While at TI, Dr. Petritz honed his acumen for spotting both technological and business opportunities in the field of semiconductors. In his Oral Interview with IEEE, Petritz observes
“(Start-up) Fairchild Semiconductors brought out a silicon planar transistor that was just head and shoulders above anything that anybody else had. And I realized quite early that these were the competitors, it wasn’t the big companies. It also showed me personally that it didn’t really take a lot of people or a lot of money to start a company in the semiconductor business. And I realized that my job at Texas Instruments was primarily one of starting new businesses for T.I., and we were quite successful at that.” 1)“Richard Petritz: Oral Interview”, Center for the History of Electrical Engineering /IEEE History Center, June 21, 1996.
With that realization Dick decided to venture out on his own to start new businesses around emerging technologies in microelectronics. In 1968 he and TI colleague Richard Hanschen formed New Business Resources (“NBR”). At that time the SBIC program had been in existence for only a decade.2) A congressional act permitted the US SBA to develop and license the Small Business Investment Company in 1958.
There had historically been a very small handful of wealthy families and Family Offices in the Northeast US that were investing in risky new business projects. Pioneers of West Coast venture capital (such as Bill Draper and Pitch Johnson) were in very short supply.
NBR was one of the first venture capital companies in the Rocky Mountain – Southwest organized as a venture capital partnership, concentrating its activity exclusively on early-stage, high-technology start-ups. Its playbook was developed by Dr. Petritz’s own style of management and through refinement of best practices he and partner Hanschen had acquired working for Texas Instruments.
With a wealth of experience managing engineers and moving R&D into production and sales, NBR provided the “hands on” touch that technically-driven new companies required. It was this value added approach to launching new companies that NBR was pioneering in electronics and information age start-ups. In an interview with Business Week magazine in 1969, NBR coined the phrase “venture management” to describe an aspect of their approach to venture investing.. Business Week Reprint 11/01/69 (PDF)
ACTIVE INVESTMENT AND VENTURE MANAGEMENT
Dr. Petritz realized the impacts that new innovations in microprocessors and manufacturing technology (e.g. ion implantation) would have on both computers and semiconductor fabrication and incorporated those insights into several portfolio companies, two of which Petritz served as a company President:
Co-founded by L. J. Sevin, Louay E. Sharif and Richard L. Petritz in 1969, primarily developed and sold (DRAM) memory products. Mostek was launched through a partnership with Sprague Electric of Worcester, Mass., followed by execution of a public offering of securities in its early years(IPO in 1973) . Mostek Prospectus (PDF) At its peak Mostek employed 10,000 and was the US’s largest producer of circuits before being sold to United Technologies for $345,000,000 in 1980. Central operations and production were located in Carrollton, Texas. A wafer fab and design center built in Colorado Springs during the late 1970’s employed 400 and those facilities on Garden of the Gods road continued to produce economic returns to Colorado Springs when recycled for use by a long string of microelectronics companies over the next two decades (United Technologies, ST Microelectronics, Rockwell, Intel and Aeroflex).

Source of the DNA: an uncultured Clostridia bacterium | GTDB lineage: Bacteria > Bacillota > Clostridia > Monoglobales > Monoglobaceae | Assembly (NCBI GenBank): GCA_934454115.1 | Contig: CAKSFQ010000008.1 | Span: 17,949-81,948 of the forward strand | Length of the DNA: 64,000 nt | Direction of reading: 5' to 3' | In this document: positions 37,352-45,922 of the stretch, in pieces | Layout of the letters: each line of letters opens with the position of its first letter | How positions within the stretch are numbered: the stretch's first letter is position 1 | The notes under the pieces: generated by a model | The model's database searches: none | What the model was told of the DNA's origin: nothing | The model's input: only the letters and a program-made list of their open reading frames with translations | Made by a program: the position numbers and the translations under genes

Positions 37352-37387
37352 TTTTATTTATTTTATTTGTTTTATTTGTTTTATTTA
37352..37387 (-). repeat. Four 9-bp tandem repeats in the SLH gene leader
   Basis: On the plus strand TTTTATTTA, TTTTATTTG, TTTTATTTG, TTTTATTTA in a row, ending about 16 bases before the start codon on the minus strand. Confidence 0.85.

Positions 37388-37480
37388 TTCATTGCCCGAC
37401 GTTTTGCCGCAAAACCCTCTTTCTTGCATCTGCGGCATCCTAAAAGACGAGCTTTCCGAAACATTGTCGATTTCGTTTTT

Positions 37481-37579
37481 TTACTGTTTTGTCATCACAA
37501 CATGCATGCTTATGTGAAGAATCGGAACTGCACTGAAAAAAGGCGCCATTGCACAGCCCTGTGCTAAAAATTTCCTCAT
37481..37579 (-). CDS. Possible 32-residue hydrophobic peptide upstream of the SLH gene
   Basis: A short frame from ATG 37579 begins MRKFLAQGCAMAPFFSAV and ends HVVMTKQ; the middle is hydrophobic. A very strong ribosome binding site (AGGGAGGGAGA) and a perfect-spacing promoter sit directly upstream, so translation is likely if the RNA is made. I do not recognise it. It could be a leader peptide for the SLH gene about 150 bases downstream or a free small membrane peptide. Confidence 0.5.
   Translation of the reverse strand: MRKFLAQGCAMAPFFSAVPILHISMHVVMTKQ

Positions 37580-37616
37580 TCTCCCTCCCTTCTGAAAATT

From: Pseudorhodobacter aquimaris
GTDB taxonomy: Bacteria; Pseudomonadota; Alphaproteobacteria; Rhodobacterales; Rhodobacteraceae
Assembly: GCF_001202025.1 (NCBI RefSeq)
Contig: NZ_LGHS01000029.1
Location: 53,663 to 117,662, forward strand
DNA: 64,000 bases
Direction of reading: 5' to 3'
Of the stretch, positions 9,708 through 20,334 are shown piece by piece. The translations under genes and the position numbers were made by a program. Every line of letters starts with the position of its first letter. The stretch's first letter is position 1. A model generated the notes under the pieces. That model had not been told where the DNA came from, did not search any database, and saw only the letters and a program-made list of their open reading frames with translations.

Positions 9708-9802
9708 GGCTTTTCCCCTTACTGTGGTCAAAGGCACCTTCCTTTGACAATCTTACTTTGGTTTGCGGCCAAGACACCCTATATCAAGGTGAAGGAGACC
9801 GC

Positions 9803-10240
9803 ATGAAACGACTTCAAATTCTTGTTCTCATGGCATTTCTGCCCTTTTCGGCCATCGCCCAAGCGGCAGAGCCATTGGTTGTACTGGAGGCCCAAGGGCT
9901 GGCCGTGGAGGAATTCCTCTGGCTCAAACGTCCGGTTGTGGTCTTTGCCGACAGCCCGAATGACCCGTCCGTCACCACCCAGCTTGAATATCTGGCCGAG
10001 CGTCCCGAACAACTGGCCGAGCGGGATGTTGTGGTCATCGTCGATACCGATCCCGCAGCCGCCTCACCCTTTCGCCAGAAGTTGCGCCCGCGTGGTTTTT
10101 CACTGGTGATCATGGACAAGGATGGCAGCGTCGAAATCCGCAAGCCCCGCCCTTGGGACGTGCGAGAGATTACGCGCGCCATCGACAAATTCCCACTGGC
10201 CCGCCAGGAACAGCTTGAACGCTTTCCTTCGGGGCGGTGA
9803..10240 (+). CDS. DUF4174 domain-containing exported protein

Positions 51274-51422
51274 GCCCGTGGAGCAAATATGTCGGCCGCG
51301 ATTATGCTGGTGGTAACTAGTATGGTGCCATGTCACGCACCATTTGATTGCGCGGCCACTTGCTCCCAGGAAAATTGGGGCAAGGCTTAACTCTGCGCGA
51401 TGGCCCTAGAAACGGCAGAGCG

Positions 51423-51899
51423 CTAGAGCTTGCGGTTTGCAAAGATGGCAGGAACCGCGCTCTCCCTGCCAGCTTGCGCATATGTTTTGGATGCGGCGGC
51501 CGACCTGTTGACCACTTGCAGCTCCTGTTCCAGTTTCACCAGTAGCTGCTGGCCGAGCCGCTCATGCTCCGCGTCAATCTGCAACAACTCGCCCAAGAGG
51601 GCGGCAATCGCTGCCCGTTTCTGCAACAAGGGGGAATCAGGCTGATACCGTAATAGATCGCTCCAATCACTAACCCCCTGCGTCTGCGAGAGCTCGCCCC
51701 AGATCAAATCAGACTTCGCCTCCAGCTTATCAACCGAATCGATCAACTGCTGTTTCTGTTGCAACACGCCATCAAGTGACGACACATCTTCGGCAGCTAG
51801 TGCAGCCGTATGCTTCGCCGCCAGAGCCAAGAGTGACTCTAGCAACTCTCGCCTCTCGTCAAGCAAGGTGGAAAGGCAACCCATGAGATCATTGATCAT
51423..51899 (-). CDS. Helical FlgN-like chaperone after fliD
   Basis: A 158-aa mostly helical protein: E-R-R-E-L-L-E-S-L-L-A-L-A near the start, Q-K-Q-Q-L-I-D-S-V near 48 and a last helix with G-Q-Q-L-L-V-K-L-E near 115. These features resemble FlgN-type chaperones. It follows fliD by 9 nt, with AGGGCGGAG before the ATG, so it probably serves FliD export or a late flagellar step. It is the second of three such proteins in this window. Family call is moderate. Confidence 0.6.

Was founded in 1970 by James Lincoln and Robert Oleksiak with funding from NBR. Linolex Systems was recognized by the Boston Computing Society as the first true commercial personal computer. Linolex based its technology on microprocessors, floppy drives and software. It was a microcomputer system for application in the intelligent terminal and word processing businesses and sold systems through its own sales force. With a base of installed systems in 500 plus customer sites 3)Linolex Systems, Internal Communications & Disclosure in 3M acquisition, The Petritz Collection, 1975., Linolex Systems was sold to 3M in 1975 — a year before Apple Computer, was first incorporated in 1976. Diversity keeps engineers on their toes. (PDF)
“Was founded in 1970 by James Lincoln and Robert Oleksiak with funding from NBR. Linolex Systems was recognized by the Boston Computing Society as the first true commercial personal computer.”
This style of First Round investments and a patient, hands-on approach proved to be paradigmatic to the “new breed” of venture capitalists, a strategy further implemented by Dr. Petritz’s contemporaries, such as:
- Don Valentine (Marketing & Sales, Fairchild Semiconductor) of Sequoia Capital, founded in 1972.
- Eugene Kleiner (Co-founder of Fairchild Semiconductor) of Kleiner, Perkins, founded in 1972; and
- L.J. Sevin (Co-founder of Mostek Corp) and Ben Rosen (Sevin Rosen Funds) founded in 1980.
Reflecting on wisdom acquired in a decade of venture investing, Ben Rosen stated “If there’s anything different now from how we did things nine years ago it’s focusing more heavily on incubating”,… “we think the most added value and the highest reward comes at the pre-start-up level”.4)Mamis, R.A., “Risky Business”, Inc. Magazine, March, 1990
The evolution of Dr. Petritz’s experience as a commercial R&D Manager and then Venture Capitalist would further shape a philosophy and strategy of starting and funding new, tech-based companies to come.
Audio Interview: Driving Innovation
CROSSROADS – VENTURE CAPITALIST AND INDUSTRIALIST (1976-1978)
The NBR Venture Capital Partnership founded seven companies, with leading-edge products including MOS (Metal-oxide-silicone) memory devices, personal computers, thermal print heads, plasma display screens and enterprise software for hospital management. At the end of the seven year partnership life, Petritz began establishing the ground work for another venture capital company (New Venture Resources, LTD) in the summer of 1977. NVR’s investment portfolio would focus on commercialization of emerging technologies in microelectronics and computer software. Its operations would be based in the practices that evolved from Bell Labs to Texas Instruments and further refined at New Business Resources.